Tony Grist (poliphilo) wrote,
Tony Grist

Savage Messiah

I underestimated these movies when they first came out. In fact I hardly recognised them as movies at all. They weren't like Hollywood films with their three act structure and all that crap, but neither were they like the slow, thoughtful, deliberate European arthouse movies I admired. They have such energy. Savage Messiah may be the most energetic of them all. It goes like a train. It starts with Dorothy Tutin barging into the library and straight into an argument and just goes and goes until it stops. Abruptly. 

"A man who talks like that should be shot"

"He was"

Where The Music Lovers is almost a silent movie, Savage Messiah is the talkiest talkie ever. Antony and Tutin are made of words. Whatever they're doing- fighting, romancing, making art, just walking along- they never stop pouring out the high-toned, extemporaneous gab. The script is by the poet Christopher Logue (who played Richelieu in The Devils) from the book by Jim Ede. It's gorgeous- full of wisdom and dada.

The Edwardian age is conventionally represented in the movies (think Merchant Ivory, think Downton) as a lazy, doomy summer (with servant problems). Parasol Time.  Russell shows us its feverish creativity (Vorticism, Molotov cocktails, New Women).  Helen Mirren (in one of her earliest roles) embodies the zeistgeist- morphing at a head-spinning rate from suffragette to performance artist to libertine to jingo.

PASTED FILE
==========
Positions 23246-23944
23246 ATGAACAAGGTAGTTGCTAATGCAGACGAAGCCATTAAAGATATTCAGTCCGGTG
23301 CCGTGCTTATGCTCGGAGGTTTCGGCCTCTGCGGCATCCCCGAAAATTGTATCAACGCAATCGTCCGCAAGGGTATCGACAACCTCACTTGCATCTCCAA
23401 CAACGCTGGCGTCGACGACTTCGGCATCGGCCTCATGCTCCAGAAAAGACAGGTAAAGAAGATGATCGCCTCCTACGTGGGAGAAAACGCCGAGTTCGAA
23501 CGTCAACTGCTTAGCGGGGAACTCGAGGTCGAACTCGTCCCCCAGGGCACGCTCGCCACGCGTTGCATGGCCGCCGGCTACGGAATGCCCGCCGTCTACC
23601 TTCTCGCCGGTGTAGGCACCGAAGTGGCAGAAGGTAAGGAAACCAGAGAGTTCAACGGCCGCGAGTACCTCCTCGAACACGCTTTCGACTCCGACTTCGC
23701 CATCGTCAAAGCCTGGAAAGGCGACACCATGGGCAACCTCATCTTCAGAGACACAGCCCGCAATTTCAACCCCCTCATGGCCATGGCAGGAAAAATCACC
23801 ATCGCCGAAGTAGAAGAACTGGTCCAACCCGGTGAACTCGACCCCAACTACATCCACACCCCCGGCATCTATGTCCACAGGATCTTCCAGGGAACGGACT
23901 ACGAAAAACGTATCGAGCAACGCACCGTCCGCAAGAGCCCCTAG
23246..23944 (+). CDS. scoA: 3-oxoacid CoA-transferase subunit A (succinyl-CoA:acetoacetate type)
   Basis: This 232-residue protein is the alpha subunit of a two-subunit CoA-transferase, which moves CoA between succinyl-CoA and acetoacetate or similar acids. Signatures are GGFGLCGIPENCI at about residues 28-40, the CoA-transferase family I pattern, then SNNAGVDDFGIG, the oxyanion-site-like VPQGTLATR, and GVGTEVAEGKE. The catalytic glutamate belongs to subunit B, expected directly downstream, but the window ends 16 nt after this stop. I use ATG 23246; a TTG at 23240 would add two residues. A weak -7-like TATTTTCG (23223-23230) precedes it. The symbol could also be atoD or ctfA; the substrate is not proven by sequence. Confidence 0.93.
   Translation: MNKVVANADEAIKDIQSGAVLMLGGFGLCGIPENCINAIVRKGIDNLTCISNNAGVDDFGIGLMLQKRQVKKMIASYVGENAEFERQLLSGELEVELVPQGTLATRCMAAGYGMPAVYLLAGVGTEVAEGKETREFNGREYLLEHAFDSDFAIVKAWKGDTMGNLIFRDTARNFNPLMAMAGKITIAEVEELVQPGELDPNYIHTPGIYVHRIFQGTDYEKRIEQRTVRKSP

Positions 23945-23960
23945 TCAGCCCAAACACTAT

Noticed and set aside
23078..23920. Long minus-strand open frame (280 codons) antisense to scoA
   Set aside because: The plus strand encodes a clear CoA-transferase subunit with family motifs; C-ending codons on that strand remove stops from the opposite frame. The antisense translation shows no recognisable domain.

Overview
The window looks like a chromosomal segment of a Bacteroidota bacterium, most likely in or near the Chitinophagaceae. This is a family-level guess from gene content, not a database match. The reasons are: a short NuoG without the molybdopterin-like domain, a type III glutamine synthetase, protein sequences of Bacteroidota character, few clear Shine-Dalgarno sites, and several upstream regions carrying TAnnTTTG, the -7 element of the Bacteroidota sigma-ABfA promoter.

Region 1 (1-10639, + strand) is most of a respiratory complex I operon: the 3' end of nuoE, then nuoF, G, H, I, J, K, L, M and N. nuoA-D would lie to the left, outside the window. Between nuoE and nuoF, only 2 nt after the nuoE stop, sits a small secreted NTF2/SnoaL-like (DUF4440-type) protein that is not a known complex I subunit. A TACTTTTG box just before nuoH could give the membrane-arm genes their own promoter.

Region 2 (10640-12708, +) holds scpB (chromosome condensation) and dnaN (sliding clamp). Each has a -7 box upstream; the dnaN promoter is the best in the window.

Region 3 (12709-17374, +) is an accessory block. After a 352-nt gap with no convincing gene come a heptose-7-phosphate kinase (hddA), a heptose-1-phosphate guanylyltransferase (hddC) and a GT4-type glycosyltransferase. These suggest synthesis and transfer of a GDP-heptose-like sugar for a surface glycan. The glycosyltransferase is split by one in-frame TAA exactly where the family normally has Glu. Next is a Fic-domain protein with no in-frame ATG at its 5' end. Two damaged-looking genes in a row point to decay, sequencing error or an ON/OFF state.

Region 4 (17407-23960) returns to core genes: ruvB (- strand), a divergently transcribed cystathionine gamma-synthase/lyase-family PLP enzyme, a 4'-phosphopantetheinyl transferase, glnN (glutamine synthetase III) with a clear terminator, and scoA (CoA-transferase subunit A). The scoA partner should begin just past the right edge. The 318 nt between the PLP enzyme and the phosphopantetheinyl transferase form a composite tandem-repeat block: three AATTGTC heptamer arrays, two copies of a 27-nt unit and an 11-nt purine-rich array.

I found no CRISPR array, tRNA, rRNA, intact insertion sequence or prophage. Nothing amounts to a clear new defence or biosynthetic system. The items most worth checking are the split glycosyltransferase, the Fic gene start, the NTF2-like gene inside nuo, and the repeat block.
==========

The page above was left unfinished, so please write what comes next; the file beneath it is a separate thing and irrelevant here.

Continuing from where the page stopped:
Dorothy Tutin didn't do much film work. That's such a shame. Think Audrey Hepburn's Eliza: age her a bit, make her more than a little crazy, then get her to rooooar. At one point Sophie Breszka sings a sublime little nonsense song about two fleas living in a rhubarb tree. The credits tell us Tutin wrote it herself.

Scott Antony seems to have slipped out of acting. He's still around, doing other things. He came from nowhere, delivered one turbo-charged performance, then went away again. Russell had the knack of conjuring up these meteors. Think also of Imogen Millais-Scott in Salome's Last Dance.

In his pomp- from the mid-sixties to the mid-seventies- Russell fired out masterpieces, double-quick-fast, like a man who knew he had to get in as much as he could before the funding ran out. I find it hard to chose a favourite. They're all so very different, all so very much part of the same creative surge. This is his most personal- a double portrait of artist and muse- and a sustained, joyous blast against every silly, trivial thing that gets in the way of Art or Love.
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